By Deborah Goonan, Independent American Communities
I was watching the morning news, with extensive coverage of devastation from floods in southeast Texas. One thing is for sure. Hurricane Harvey has hit hard, forcing evacuation of residents of humble cottages and estate homes alike. The flooded area includes Houston and Galveston, and, according to current reports, is now the size of Lake Michigan, with more water on the way, as dams are overtopped.
No doubt that many of those homes are association governed. Natural disasters don’t discriminate – they can destroy even the most exclusive private community.
Then a commercial break aired. One ad was a professionally produced promotional clip for a major home builder of one of those “active adult” master planned communities. Ads like these make new home “communities” seem so enticing and welcoming. Look! You can engage in all sorts of social activities and hobbies with friendly, smiling neighbors, in a stunningly beautiful subdivision with manicured lawns that you don’t have to mow. Just enjoy a vibrant healthy lifestyle. What could be more perfect?
The stark contrast between advertising fantasy and the devastating reality in the path of Hurricane Harvey was hard to ignore.
And then, in my Facebook feed, the following article, written by Judy L. Thomas of Kansas City Star, caught my eye:
Church deacon’s relative has cancer, but HOA says he can’t park extra car in driveway
BY JUDY L. THOMAS
AUGUST 28, 2017 10:23 AM
The four-bedroom, reverse one-and-a-half story house in Olathe seemed like the perfect setup for Stuart and Marsha Holland.
Marsha’s father had just undergone his fourth cancer surgery, and the couple decided it was time to move her parents from Florida to Kansas so they could more closely monitor their care.
“They could live on the main level, and we’d live on the lower level,” Stuart Holland said. “And we’d heard some great things about the neighborhood.”
But five years later, as Ed Majewski prepares for more rounds of treatment in his ongoing battle with cancer, the Hollands are entangled in a conflict on the home front — this one with their HOA.
The Avignon Villa Homes Community Association has decided to no longer allow the Hollands to park a car in their own driveway overnight. The decision was made, the HOA says, because the board has a responsibility to maintain “the integrity of the neighborhood.” The HOA’s parking policy requires residents’ vehicles to be kept in garages at all times, except for short-term activities.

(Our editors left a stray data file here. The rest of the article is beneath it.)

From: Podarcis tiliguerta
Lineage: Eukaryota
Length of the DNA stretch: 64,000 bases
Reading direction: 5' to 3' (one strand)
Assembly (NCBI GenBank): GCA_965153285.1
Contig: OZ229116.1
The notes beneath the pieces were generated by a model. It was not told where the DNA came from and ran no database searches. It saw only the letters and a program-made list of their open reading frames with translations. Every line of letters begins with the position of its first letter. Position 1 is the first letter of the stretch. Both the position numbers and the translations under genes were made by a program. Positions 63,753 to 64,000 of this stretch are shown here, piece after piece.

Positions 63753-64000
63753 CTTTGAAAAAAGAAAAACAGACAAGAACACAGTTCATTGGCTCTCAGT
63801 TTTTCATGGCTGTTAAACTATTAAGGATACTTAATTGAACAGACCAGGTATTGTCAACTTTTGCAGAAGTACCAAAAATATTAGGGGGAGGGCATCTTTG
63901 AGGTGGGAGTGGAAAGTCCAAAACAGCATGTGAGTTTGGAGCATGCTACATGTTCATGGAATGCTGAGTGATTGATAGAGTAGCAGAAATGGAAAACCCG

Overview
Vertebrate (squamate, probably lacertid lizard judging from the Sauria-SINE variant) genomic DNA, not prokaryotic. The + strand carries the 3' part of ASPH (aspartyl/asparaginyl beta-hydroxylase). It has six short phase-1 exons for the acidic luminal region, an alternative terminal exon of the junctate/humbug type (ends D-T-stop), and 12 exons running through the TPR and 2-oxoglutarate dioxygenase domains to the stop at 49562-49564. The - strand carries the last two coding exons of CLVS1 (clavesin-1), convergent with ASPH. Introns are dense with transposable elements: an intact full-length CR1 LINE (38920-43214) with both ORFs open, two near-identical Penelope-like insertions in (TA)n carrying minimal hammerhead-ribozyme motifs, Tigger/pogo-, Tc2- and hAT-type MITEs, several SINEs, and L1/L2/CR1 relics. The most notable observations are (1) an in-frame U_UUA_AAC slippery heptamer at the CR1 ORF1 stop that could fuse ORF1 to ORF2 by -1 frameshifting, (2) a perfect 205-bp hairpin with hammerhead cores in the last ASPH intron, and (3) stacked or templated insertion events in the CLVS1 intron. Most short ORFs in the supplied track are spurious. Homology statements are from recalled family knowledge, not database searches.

And the Hollands have until Jan. 1 to comply.
The issue has pit neighbor against neighbor in an HOA already embroiled in a high-stakes war with another homeowner over a landscaping project it deemed was “over the top.” That case resulted in a lawsuit that has slogged on for years, with legal fees now in the hundreds of thousands of dollars.
“As a man of faith and a clergyman, I spend a lot of time in prayer,” said Stuart Holland, a deacon at Holy Trinity Catholic Church in Lenexa. “In my reflection and my own prayer on this situation, the attacks on me personally don’t bother me a bit. But when it affects my neighbors, that’s when I have to speak out.
“At least among the board and among some neighbors, there appears to be no sense of compassion, no sense of empathy… I would say absolutely that this is a bully board.”
Read more here (with Video):
Wow. Yet another stark contrast between real estate advertising fantasy and the reality of living in a low-maintenance, aesthetically pleasing, planned community.
You might recall that Avignon Villa Homes Community is also embroiled in a nasty lawsuit with retired architect, Jim Hildenbrand, who dared to add a low landscape wall to create some raised plant beds surrounding his home. I covered Judy Thomas’s earlier HOA column last year. If you missed it, or want to refresh your memory here is the link to my previous blog.